Interview: Putting the Fun in Sword Fighting

Her Aching Heart fight choreographer Danielle Pointe-Tezana talks to intern Rebecca Joy about the ethics, the importance, and the fun of the show’s fight scenes.

Rebecca Joy: How long have you been doing fight choreography?

Danielle Pointe-Tezana: When I was 16, I was at a summer intensive in New York and I fell in love with it. I said, “You can fight with swords?? Onstage?” It had never occurred to me that that was an entire discipline. I’ve done a lot of study about ethically placing these things on stage.

RJ: What are some of the challenges that you have to think about when you’re choreographing for two females?

DP: At the risk of sounding overly political, women often have to think more about violence in order to survive in a metropolitan area–what you can do to protect yourself and protect other people. Aimee Rose and Lynn were always very careful about protecting one another. It made my job a lot easier than if I had had—male or female—two roughhousing, pushy people.

RJ: How did you build on Her Aching Heart’s descriptive stage directions?

Photo vis Disney Video

Photo vis Disney Video

DP: The script says, “If you can swing from chandeliers or cut candlesticks, we’d love to have you do that.” That presented the challenge of how to make it look real and have the audience suspend their disbelief without the actors actually killing each other. We made little concessions, but we made them in a fun way, and they ultimately became some of the most awesome parts of the show. It’s a comedy. It didn’t need to be gory. It needed to be fun. For the fight between Rothermere and Harriet, I thought Captain Hook and Peter Pan. Obviously with Rothermere as the Captain Hook character. He’s even got the hair.

RJ: He’s comically sinister.

DP: He’s basically Snidely Whiplash. And Lynn as the Peter Pan character. She’s playing Harriet, who’s jumping around…

RJ: Much more spritely.

DP: Yes. In the rehearsal process, we built on the way they moved and naturally interacted with one another. Aimee Rose has a background in clowning, and Lynn has a background in dance. Having the two of them be movers was way more important than having anybody that had necessarily been trained in sword fighting. In my opinion, and my teacher used to say this all the time, fight choreography is a lot more like a dance than it is like a fight.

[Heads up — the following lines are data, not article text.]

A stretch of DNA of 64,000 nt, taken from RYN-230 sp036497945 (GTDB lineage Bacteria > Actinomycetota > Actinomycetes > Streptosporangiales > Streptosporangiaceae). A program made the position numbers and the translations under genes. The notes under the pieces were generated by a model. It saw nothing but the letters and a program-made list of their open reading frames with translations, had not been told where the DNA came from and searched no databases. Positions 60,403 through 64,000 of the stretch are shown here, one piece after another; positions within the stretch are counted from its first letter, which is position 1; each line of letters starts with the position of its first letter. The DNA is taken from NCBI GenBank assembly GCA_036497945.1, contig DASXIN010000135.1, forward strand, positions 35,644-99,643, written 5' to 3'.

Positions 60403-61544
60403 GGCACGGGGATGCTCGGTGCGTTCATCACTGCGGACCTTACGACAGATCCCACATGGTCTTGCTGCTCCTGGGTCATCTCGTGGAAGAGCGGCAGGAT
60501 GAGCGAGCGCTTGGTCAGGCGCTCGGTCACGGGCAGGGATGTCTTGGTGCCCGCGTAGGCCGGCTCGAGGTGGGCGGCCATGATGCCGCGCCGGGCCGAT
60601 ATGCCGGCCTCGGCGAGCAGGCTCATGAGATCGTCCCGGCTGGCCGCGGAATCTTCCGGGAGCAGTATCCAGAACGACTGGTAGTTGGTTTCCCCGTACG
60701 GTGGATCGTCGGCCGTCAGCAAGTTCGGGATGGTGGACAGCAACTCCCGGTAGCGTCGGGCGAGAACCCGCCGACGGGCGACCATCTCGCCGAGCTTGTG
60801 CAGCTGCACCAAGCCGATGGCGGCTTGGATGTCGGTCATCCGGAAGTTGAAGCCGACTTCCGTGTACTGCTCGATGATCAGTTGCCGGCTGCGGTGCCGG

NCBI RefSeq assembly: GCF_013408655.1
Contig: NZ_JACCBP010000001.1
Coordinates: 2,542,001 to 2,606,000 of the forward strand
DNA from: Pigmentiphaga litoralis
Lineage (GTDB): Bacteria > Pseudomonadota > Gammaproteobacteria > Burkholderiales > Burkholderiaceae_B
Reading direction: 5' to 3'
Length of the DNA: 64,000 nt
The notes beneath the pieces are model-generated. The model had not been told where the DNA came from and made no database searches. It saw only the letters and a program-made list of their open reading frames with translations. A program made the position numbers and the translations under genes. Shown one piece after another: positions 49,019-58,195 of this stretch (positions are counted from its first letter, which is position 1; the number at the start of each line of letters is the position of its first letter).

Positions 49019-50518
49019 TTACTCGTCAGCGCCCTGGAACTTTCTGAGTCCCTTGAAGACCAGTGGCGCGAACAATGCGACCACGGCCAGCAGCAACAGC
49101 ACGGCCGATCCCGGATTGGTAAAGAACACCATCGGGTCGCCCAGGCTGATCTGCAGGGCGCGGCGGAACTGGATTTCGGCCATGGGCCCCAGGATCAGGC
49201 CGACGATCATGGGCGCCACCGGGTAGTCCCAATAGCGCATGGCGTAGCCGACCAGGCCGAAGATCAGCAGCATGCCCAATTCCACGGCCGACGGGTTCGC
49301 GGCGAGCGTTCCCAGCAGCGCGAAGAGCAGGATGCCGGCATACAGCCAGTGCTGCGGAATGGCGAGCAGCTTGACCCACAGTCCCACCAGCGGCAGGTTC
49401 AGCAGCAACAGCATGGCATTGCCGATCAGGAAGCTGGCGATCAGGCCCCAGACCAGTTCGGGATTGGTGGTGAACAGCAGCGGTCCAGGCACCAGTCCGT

Photo via

Photo via

RJ: Do you watch Game of Thrones? When Arya trains sword fighting with Syrio Forel and he calls it “water dancing”?

DP: That’s how I taught. I was inspired by Syrio Forel. [laughs] Flicking a bead of water off the end of the blade was the imagery we always used, based on how gentle you can go. Because if you start doing it like you’re actually wielding a sword, you’re going to hurt somebody, and it’s most likely going to be you. [laughs] Nobody wants that. And I definitely don’t.

RJ: There’s only two actors!

DP: There’s only two actors! I don’t want anyone to get hurt ever.

RJ: Why do you think the fight scenes are important to Her Aching Heart?

DP: It’s so much a part of that bodice-ripping genre, but I think that physicality is an important part of telling the story. You can tell a lot about a person by the way they fight. One of my favorite parts is when Harriet ends up with her sword right between Rothermere’s legs and she just taps, like “I could get you there,” and she doesn’t. And he picks up the sword because he realizes she’s not going to kill him. Harriet’s been changed by Molly at that point, and it’s her relationship with Molly blowing up in her face again. Lynn and Aimee Rose do a perfect job of articulating those little acting moments that happen inside fights.

RJ: What about the less funny side of onstage violence?

DP: Harriet’s dress needed to come off in order for her to fight effectively, and I said, “I want there to be a moment where she gets on the ground and she decides to take it off and fight.” I didn’t want her clothes to be taken off by Rothermere because that makes an entirely different image. It is a very serious moment that starts a very silly sword fight. I spent a long time thinking about how to properly give Harriet the power to go through that kind of sword fight and do so in a way that people would still laugh and not be so disheartened by the darkness of what was happening.

RJ: Anything else you want to add about working with the show?

DP: I had a fantastic time. Lee, as a director, knows exactly what she wants but she’s willing to watch things evolve and she adapts really well. That made the experience really positive for everybody in the room. This is so much fun! I never get to do theater this fun in the middle of the summer. It’s so much fun.